Diaspora Roots: Ilovik Island

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Continuing our series on villages and islands in Croatia which saw substantial emigration in the 20th century, we look to Ilovik, a small island situated south of Lošinj

Ilovik is the southernmost inhabited island in the Lošinj archipelago. It has a surface of 5.8 square kilometres, with a coastline of 15 kilometres that is accessible from all sides. A smaller islet of Sveti Petar (St. Peter) is located north of Ilovik; the two are separated by an inlet named the Strait of Ilovik which is 2.5 kilometres long and 300 metres wide, making it a perfect spot for mooring as it’s naturally shielded from most winds. 

 

It’s exactly the favourable position of the inlet between the two islands that has brought the first inhabitants to Ilovik and Sveti Petar. Their history can be traced back to the Ilirian tribe of Liburnians, followed by the ancient Romans who have left behind an extensive fund of preserved remnants of buildings, mosaics, coins, and an underwater archaeological site.

Sveti Petar is home to several objects that bear witness to the islands’ historical development. It used to serve as a quarantine for passengers on their way to Venice, with a preserved Venetian castle built by Filippo Pasqualigo in 1600 to defend the area from pirates. The islet also houses remains of a Benedictine monastery which used to be under jurisdiction of the Susak abbey, with an adjacent burial site enclosed by walls originating from the 11th century. This particular location of Ilovik’s only cemetery gave way to a poetic burial rite: after the service for the departed is held in Ilovik’s church of Saints Peter and Paul, the body is taken to its final resting place on Sveti Petar on a boat, making for a symbolic notion of one’s last journey.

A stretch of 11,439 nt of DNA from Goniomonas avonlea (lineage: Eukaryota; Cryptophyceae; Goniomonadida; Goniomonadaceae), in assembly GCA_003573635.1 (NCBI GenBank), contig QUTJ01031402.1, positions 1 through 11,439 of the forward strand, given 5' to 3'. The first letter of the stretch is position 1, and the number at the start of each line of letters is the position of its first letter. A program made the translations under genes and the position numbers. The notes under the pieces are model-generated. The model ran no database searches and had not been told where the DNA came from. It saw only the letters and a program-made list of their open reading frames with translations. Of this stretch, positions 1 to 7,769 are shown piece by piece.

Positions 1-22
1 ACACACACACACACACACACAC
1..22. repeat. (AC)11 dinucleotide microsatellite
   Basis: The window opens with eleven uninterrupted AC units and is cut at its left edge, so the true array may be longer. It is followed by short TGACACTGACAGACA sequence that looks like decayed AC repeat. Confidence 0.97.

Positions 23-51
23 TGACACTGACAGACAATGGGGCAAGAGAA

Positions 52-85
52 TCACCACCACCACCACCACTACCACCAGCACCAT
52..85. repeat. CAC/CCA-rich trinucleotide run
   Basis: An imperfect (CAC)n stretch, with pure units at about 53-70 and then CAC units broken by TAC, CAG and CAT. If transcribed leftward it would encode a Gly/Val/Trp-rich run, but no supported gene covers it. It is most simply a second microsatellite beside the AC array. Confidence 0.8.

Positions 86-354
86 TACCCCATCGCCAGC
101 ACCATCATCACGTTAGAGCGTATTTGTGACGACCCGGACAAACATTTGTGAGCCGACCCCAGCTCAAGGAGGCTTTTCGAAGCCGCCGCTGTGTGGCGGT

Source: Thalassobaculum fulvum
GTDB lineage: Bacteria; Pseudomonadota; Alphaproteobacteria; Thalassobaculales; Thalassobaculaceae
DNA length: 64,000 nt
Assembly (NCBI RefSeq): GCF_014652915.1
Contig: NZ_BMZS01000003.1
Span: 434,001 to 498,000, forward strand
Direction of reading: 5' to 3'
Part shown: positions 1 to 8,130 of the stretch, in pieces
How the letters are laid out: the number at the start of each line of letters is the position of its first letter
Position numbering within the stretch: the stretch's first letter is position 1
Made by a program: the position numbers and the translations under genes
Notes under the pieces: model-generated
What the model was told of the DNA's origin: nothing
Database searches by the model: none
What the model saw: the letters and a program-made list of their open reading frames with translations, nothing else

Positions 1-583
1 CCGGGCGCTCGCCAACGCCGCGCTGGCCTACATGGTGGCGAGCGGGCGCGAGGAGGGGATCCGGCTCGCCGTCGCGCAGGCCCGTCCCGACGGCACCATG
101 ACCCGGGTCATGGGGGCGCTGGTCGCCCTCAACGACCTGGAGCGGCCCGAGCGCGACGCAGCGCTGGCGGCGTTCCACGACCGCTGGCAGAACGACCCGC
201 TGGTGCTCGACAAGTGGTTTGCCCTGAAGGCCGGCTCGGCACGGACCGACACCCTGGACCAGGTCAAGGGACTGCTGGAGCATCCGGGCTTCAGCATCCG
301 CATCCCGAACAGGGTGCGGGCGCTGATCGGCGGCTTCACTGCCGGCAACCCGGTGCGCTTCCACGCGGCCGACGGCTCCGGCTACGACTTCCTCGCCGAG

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Sveti Petar island

The first Croatian inhabitants arrived on Ilovik at the end of the 18th century, moving to the south from its bigger neighbour Lošinj. The favourable Mediterranean climate provided optimal conditions for a thriving agricultural activity to develop, along with fishing and sheep herding. All three have remained the main economic activities of Ilovik’s population to this day, with tourism having developed in the last couple of decades owing to the island’s unspoilt nature and dreamy secluded bays. The entire island is covered in lush Mediterranean vegetation, including oleander, bougainvillea, palm trees and two century-old eucalyptus trees, getting Ilovik its nickname of ‘the island of flowers’.

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Enchanted by that lush vegetation and pristine beaches, it’s easy to forget about the harsh reality of island life. In the 1960s, when the residents of Ilovik were first granted passports by the Yugoslav government, a good part of the population was quick to escape to Italy where they were granted asylum as political refugees; most have headed on to the US, where the Ilovik diaspora nowadays counts three times more people than their island of origin.